# Gaussian Processes For Data Discovery

**Created:**18 Dec 2017**Modified:**19 Mar 2019

This is an excellent tool for pattern discovery!!

### Prerequisites

- Understand Multivariate Normals
- Covariance Matrices and Kernel Functions

### Introduction

Here, I am taking some notes on Gaussian Processes from *Gaussian Processses for Machine Learning* by Rasmussen and Williams.

We can model the correlation of data using Gaussian Processes. Essentially, we assume that for some fixed inputs, we can estimate an output with general mean and variance. R&W say that we can interpret Gaussian Processes (GP) from a *function-space view*, a distribution of functions with the inference taking place directly in the space of functions, and a *weight-space view*.

### Weight-Space

To interpret a GP in the weight-space view, we consider Bayesian Linear Regression. We see that we can estimate the weights using Bayes’ rule

\[\\p(\mathbf{w}|\mathbf{y},X) = \frac{p(\mathbf{y}|X,\mathbf{w})p(\mathbf{w})}{p(\mathbf{y}|X)}\]where the likelihood, prior, and marginal likelihood (normalization constant) are given by

\[\begin{align*} p(\mathbf{y}|X,\mathbf{w}) & = \mathcal{N}(X^T\mathbf{w}, \sigma_n^2 I) \\ p(\mathbf{w}) & = \mathcal{N}(0, \Sigma_p) \\ p(\mathbf{y}|X) & = \int p(\mathbf{y} | X, \mathbf{w}) p(\mathbf{w}) d\mathbf{w} \end{align*}\]As we can see, this simplifies to

\[\\p(\mathbf{w}|\mathbf{y}, X) \sim \mathcal{N}(\bar{w} = \frac{1}{\sigma_n^2}A^{-1}X\mathbf{y}, A^{-1})\]where \(A = \sigma_n^{-2}X X^{\top} + \Sigma_p^{-1}\) ignoring the marginal likelihood.

We can make estimations on the data by MAP estimation in which we predict the mode of the distribution.Then, for inferring on a test case, we can average over all parameter values such that our predictive destribution is given by

\[\\p(f_{*}| \mathbf{x}_{*}, X, \mathbf{y}) = \int p(f_{*}|\mathbf{x}_{*}, \mathbf{w})p(\mathbf{w}|X,\mathbf{y})d\mathbf{w} = \mathcal{N}(\frac{1}{\sigma_n^2}\mathbf{x}_{*}^{\top} A^{-1} X \mathbf{y}, \mathbf{x}_{*}^{\top}A^{-1}\mathbf{x}_{*})\]To add non-linearity to our dataset, we can project our inputs int a feature space by applying some function \(\phi(\mathbf{x})\) onto our input data, which leads to idea that we use the kernel trick to rewrite our mapping such that we have \(k(\mathbf{x}, \mathbf{x}') = \psi(\mathbf{x}) \cdot \psi(\mathbf{x}')\), which allows us to focus more on the kernels to produce our predictions.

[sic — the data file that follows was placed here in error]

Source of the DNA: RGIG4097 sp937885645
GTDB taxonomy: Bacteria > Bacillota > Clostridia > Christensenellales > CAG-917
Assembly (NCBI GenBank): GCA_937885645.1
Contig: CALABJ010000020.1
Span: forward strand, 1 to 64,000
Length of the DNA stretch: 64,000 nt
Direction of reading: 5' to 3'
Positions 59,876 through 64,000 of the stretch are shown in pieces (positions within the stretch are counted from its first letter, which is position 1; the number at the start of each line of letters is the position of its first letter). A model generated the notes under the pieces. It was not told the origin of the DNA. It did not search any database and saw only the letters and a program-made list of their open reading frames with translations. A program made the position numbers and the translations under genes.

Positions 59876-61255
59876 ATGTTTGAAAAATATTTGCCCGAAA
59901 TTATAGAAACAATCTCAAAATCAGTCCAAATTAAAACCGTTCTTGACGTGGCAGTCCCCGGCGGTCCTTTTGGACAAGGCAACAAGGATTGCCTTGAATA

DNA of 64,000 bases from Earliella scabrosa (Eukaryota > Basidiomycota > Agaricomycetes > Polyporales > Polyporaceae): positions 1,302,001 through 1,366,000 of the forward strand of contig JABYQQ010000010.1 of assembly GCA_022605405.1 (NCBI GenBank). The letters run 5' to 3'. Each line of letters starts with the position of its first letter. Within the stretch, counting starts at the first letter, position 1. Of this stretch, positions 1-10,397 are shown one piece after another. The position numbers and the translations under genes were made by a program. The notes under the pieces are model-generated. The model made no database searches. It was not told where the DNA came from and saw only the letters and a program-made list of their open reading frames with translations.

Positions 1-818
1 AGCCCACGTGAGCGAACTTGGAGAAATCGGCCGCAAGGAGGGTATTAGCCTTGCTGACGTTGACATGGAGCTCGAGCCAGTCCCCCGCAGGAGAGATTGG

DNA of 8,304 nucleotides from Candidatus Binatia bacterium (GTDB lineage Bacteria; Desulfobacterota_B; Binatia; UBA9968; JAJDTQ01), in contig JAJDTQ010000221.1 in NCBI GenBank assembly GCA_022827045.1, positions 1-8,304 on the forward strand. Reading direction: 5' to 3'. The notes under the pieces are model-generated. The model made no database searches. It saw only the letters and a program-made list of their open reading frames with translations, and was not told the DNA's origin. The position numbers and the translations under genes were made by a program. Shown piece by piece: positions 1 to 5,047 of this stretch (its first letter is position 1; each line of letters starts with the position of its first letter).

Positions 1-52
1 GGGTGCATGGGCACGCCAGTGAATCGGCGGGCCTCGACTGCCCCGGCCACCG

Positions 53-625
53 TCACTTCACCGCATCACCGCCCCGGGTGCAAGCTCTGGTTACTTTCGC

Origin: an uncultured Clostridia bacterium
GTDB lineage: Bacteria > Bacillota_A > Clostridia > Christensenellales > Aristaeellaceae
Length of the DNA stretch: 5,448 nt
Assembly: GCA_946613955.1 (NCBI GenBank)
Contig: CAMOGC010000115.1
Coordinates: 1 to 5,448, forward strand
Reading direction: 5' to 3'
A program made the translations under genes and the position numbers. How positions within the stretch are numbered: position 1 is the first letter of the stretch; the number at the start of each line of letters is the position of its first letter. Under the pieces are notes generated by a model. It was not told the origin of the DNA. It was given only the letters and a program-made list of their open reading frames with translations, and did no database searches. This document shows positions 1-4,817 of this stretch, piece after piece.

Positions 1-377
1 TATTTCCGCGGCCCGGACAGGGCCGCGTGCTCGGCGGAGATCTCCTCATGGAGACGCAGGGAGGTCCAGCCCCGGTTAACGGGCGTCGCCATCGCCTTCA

### Function Space View

**Definition 1** A Gaussian process *is a collection of random variables, any finite number of which have a joint Gaussian distribution.*

We typically write gaussian process as

\[\\ f(x) = \mathcal{G}\mathcal{P}(m(x), k(x,x'))\]where the mean and the covariance function are denoted by

\[\begin{align*} m(\mathbf{x}) & = \mathbb{E}[f(\mathbf{x})]\\ k(\mathbf{x}, \mathbf{x}') & = \mathbb{E}[(f(\mathbf{x}) - m(\mathbf{x}))(f(\mathbf{x}') - m(\mathbf{x})')] \end{align*}\]Normally, we want to move to joint Gaussian distributions such that

\[[ f(x_{1}), f(x_{2}), \ldots, f(x_N) ]^{\top} \sim \mathcal{N}(\mathbf{\mu}, \mathbf{K})\]where the properties are determined by the kernel function. Hence, we would using conditioning and marginalization of a Gaussian to obtain the desired parameters for improving our estimate.

### RBF kernel In Practice

Sources: *Gaussian Processses for Machine Learning* by Rasmussen and Williams